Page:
(It was scheduled for Nov. 24, but they moved it up a day.)
In my analysis posted Nov. 16, I listed my misgivings about this play, despite excellent financials and an OK chart.
My main problem with GES is that upside earnings surprises the past two quarters have been followed by price declines.
Earnings week last August saw the price slide by 14.5% after earnings beat the Street by 3¢. The week after earnings in May produced the price drop of 10.2% after earnings beat the consensus by 5¢, and that was after a four-week decline that reduced the price by 25.4%.
Facing that, I've decided not to open a position on GES.
At this point, the rational response is to jump up shouting, "No! No! No! Past behavior is no guarantee of future results!! The past is not prologue!!!"
All of which is a fine statement of the theory of a rational marketplace, where a multitude of informed buyers and sellers determine the proper value of a company and its stock.
An alternative theory is that of a manipulated marketplace, and earnings are an arena where there is huge scope for manipulative practice.
A company makes decisions that, within limits, can determine earnings per share, depending upon the treatment of outflow and income on the books. It's all arcane accounting that is very much beyond my knowledge.
But the corporate decisions that determine earnings are not only possible, they're required, and they happen within every company every quarter.
So by that argument, repeated earnings surprises are a result of company policy. If a company shows upside surprises quarter after quarter, it means that someone in the executive suite thinks that's good for the company, and GES has produced a surprise every quarter for at least two years.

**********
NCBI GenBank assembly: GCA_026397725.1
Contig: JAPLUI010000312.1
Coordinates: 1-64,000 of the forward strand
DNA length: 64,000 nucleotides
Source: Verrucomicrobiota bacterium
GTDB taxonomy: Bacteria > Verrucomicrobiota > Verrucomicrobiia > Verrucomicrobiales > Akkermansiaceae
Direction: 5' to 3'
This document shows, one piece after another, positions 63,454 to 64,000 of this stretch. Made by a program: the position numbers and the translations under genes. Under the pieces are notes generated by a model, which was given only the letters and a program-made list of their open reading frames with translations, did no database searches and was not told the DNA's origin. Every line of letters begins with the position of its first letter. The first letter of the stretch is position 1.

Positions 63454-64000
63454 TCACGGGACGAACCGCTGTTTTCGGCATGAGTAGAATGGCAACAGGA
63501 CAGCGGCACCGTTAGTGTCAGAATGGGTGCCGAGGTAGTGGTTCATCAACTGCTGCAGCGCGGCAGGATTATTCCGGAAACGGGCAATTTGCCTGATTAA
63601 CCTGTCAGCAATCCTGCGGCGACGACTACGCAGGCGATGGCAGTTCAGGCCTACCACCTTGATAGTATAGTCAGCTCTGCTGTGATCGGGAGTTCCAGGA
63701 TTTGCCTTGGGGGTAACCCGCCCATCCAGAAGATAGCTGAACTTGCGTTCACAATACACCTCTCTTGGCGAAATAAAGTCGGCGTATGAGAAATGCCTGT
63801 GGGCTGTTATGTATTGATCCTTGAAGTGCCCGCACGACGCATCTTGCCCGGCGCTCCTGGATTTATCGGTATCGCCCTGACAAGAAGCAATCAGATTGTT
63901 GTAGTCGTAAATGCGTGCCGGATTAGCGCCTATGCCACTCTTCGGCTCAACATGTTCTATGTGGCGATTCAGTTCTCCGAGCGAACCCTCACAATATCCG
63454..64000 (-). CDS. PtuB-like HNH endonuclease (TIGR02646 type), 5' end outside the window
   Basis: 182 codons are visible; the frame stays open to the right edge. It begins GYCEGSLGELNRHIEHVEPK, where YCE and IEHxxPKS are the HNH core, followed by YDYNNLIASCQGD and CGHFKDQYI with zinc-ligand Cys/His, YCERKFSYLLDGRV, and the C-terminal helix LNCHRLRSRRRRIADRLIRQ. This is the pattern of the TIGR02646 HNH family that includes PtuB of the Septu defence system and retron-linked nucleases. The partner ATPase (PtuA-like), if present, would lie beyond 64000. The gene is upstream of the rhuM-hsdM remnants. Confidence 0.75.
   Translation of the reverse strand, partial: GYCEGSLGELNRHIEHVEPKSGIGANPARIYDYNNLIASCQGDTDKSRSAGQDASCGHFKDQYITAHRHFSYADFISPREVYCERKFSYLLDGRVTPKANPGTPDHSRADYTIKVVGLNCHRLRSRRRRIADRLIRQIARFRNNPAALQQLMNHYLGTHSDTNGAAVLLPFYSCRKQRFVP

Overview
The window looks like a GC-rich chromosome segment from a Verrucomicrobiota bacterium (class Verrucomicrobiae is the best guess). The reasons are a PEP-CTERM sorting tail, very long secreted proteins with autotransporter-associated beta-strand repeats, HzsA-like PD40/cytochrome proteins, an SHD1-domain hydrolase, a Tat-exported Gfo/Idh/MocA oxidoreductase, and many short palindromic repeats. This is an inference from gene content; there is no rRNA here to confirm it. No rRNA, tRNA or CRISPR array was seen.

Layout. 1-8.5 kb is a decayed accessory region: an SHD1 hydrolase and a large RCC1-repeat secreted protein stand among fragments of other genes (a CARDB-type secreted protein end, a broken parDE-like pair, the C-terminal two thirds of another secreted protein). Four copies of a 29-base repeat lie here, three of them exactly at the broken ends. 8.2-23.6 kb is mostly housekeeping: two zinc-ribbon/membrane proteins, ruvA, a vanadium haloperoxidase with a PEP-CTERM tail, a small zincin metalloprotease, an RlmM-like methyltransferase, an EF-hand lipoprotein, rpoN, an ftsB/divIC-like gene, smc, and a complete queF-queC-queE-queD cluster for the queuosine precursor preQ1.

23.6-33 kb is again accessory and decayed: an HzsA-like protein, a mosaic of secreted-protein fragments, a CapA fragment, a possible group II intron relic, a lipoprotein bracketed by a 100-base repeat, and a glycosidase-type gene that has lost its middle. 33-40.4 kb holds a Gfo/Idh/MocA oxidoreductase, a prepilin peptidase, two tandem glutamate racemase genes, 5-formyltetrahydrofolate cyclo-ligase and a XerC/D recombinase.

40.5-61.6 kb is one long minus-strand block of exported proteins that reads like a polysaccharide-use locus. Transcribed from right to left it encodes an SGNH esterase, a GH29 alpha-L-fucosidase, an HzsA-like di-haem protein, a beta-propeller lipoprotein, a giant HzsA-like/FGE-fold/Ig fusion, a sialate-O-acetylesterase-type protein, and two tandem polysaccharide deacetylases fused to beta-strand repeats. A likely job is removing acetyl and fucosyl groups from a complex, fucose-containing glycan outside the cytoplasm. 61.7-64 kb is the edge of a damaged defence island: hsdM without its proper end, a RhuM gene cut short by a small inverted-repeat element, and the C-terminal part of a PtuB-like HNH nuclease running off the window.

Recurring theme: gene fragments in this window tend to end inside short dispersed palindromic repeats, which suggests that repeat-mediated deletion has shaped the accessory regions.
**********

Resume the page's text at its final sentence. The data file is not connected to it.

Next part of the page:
Contrast that with The Gap (GPS), which handled a potential earnings surprise by issuing guidance, 11 days before the announcement, that happy news lay ahead, negating the trading benefit of playing a potential earnings surprise.
So, if a company like GES has a pro-surprise policy, and if recent surprises are less than they have been historically, or/and if the marketplace reacts negatively to a positive surprise, that suggests the company tried to produce an earnings surprise but failed.
GES for two quarters has given birth to earnings surprises that were stillborn in the marketplace. They weren't viable surprises, as the price declines showed.
That's an unacceptable risk in my book, and so GES will announce its earnings next week without my having a stake in the outcome.
I shall keep GES on the Watchlist, however, so I can test whether my decision was correct.
Tim Bovee, Private Trader tracks the trades of a private trader for his own accounts. Nothing in this blog constitutes a recommendation to buy or sell stocks, options or any other financial instrument. The only purpose of this blog is to provide education and entertainment.
No trader is ever 100 percent successful in his or her trades. Trading in the stock and option markets is risky and uncertain. Each trader must make trading decision decisions for his or her own account, and take responsibility for the consequences.
- h-a trend - Heikin-Ashi trend.
- obv - On-Balance Volume.
- pps - Person's Proprietary Signal.
- psar - Parabolic Stop and Reverse
- ma20 - 20-day moving average
- ma50 - 50-day moving average
- ma200 - 200-day moving average
- macd - Moving Average Convergence-Divergence
About the glance: The colors indicate the state of each signal.
- Signal Section:
- pps, psar, macd: green for bull mode, red for bear.
- Confirmation Section:
- obv: green for uptrending, red for downtrending.
- h-a trend: green for uptrending, red for downtrending.
- Environment Section:
- ma20, ma50, ma200: green for above the average, red for below the average.
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